The #1 problem in the American workforce is not failure to buckle their seat beats. It isn’t taking too few steps. And it certainly isn’t a broccoli deficiency. It is opioid addiction. It would be nice if the wellness industry — which claims to be responsible for the health and wellness of the workforce — could actually do something useful here.
Unfortunately, the wellness industry model, relying on voluntary disclosure of problems, is not set up to address the problem, since most people will simply deny having it. Employees can’t be referred to “wellness coaches” for help if they don’t self-identify as having a problem. (It’s also not clear that wellness coaches are equipped to address the issue.)
But what if an employee didn’t have to self-identify in order to get help? That’s where health literacy comes in. Health literacy is the key to avoidance and (to some degree) treatment of addiction. Understanding the risks of even short-term use of painkillers is critical. Quizzify covers that topic for employees. Since it’s all Q&A and fact-based, there is no need for any employee to disclose anything. Instead they can focus on self-education. An employer or HR Department can see how opioid-literate its workforce is.
That assumes that the employer or HR department is itself opioid-literate. For that, we are pleased to offer two free resources. The first is the Quizzify opioid awareness quiz. See how you — as the person in your organization most responsible for the health of your employees — score on this quiz.
Then, read and share the Linkedin post: “Seven Shocking Opioid Facts Wellness Professionals Need to Know” .
In a resounding but nonetheless surprising victory for harassed employees everywhere, a federal court agreed with the plaintiff, AARP (and every fifth grade English teacher in the country except the ones who taught wellness vendors), that the words “forced” and “voluntary” are not synonyms. If a wellness vendor (Bravo being the best example) threatens to fine employees or even withhold incentives because the employee refuses to let a vendor screen the stuffing out of them, the vendor can’t hide behind established laws that say wellness programs are voluntary, because they aren’t.
We encourage you to read today’s article in STATNews by award-winning health reporter Sharon Begley for all the details. No surprise that the National Business Group on Health finds itself on the wrong side of history as usual, with their comment that:
Though the EEOC rules are not perfect, they do clarify underlying ambiguities in the law and have helped assure that employees and their families can benefit from these programs that promote their well-being.
Not true. Employers may still do whatever they want to promote employee well-being and happiness. They just (possibly, depending on the final rules written by the EEOC to comply with this decision) can’t do what Surviving Workplace Wellness says “pry, poke and prod” vendors excel at, which is to force employees to be happy whether they like it or not.
Alice laughed: “There’s no use trying,” she said. “One can’t believe impossible things.”
“I daresay you haven’t had much practice,” said the Queen. “When I was younger, I always did it for half an hour a day. Why, sometimes I’ve believed as many as six impossible things before breakfast.”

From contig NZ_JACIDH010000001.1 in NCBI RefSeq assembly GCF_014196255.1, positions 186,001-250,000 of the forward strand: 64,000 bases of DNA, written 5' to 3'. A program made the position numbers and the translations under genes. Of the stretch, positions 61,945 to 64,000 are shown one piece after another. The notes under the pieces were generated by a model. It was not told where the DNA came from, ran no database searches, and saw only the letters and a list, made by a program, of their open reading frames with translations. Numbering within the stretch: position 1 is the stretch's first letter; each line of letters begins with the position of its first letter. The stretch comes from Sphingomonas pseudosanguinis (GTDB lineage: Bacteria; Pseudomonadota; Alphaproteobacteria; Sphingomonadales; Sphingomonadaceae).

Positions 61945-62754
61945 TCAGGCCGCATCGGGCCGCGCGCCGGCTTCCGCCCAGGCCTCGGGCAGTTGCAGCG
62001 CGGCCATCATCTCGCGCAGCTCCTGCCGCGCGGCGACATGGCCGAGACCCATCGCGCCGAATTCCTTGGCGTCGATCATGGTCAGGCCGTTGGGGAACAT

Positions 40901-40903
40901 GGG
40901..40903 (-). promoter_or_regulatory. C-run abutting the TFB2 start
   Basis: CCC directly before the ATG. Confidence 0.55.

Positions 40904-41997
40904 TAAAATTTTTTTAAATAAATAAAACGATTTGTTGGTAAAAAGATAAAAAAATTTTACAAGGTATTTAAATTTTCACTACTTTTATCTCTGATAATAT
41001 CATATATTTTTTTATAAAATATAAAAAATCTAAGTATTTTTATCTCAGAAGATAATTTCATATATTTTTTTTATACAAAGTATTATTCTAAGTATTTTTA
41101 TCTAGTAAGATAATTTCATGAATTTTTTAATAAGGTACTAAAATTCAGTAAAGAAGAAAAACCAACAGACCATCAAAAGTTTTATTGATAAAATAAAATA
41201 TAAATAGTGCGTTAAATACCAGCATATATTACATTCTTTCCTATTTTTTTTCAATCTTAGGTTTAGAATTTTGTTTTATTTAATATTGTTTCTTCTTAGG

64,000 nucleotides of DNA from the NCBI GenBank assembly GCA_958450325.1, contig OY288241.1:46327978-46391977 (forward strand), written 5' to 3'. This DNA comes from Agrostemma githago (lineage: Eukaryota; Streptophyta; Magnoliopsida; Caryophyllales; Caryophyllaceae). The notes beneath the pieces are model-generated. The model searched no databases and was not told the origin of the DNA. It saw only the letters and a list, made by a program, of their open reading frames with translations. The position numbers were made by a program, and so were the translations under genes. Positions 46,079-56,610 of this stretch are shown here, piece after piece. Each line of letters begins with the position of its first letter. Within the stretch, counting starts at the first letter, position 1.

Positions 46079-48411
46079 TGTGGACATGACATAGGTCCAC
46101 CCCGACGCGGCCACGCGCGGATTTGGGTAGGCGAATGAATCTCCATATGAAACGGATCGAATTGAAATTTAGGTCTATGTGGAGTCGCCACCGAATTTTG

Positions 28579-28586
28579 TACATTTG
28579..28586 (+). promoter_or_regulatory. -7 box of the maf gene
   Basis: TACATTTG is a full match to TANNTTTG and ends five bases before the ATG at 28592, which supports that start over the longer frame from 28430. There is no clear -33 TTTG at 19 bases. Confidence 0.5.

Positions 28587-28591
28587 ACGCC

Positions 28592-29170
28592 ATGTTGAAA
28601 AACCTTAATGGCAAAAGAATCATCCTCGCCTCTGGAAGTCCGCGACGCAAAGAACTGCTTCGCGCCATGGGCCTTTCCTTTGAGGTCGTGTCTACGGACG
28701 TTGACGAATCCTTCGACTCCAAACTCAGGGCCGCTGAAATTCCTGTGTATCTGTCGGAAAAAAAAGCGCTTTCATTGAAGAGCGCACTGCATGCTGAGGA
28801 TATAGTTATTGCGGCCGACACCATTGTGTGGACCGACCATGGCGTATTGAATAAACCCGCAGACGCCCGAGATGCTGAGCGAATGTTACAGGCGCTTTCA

Six impossible things before breakfast? The wellness industry would just be getting warmed up by believing six impossible things before breakfast. They believe enough impossible things all day long to support an entire restaurant chain:
Consider the article in the current issue of BenefitsPro — forwarded to me by many members of the Welligentsia — entitled: “Can the Wellness Industry Live Up to Its Promises?” BenefitsPro rounded up some of the leaders of the wellness industry alt-stupid segment. Specifically, they interviewed US Corporate Wellness, Fitbit, Staywell, and HERO. Each is a perennial candidate for the Deplorables Awards — except US Corporate Wellness, which already secured its place in the Deplorables Hall of Fame (and Why Nobody Believes the Numbers) several years ago with these three paeans to the gods of impossibility.
In case you can’t read the key statistic — the first bullet point — it says: “Wellness program participants are 230% less likely to utilize EIB (extended illness benefit) than non-participants.” Here is some news for the Einsteins at US Corporate Wellness: You can’t be 230% less likely to do anything than anybody. For instance, even you, despite your best efforts in these three examples, can’t be 230% less likely to have a triple-digit IQ than the rest of us. Here’s a rule of math for you: a number can only be reduced by 100%. Rules of math tend to be strictly enforced, even in wellness. So the good news is, even in the worst-case scenario, you’re only 100% less likely to have a triple-digit IQ than the rest of us.
And yet, if it were possible to be 230% dumber than the rest of us, you might be. For instance, US Corporate Wellness also brought us this estimate of the massive annual savings that can be obtained just by, Seinfeld-style, doing nothing:
So assume I spent about $3500/year in healthcare 12 years ago, which is probably accurate. My modifiable risk factors were zero then and they are still zero — no increase. So my healthcare spending should have fallen by $350/year for 12 years, or $4200 since then. But that would be impossible, since I could only reduce my spending by $3500. Do you see how that works now?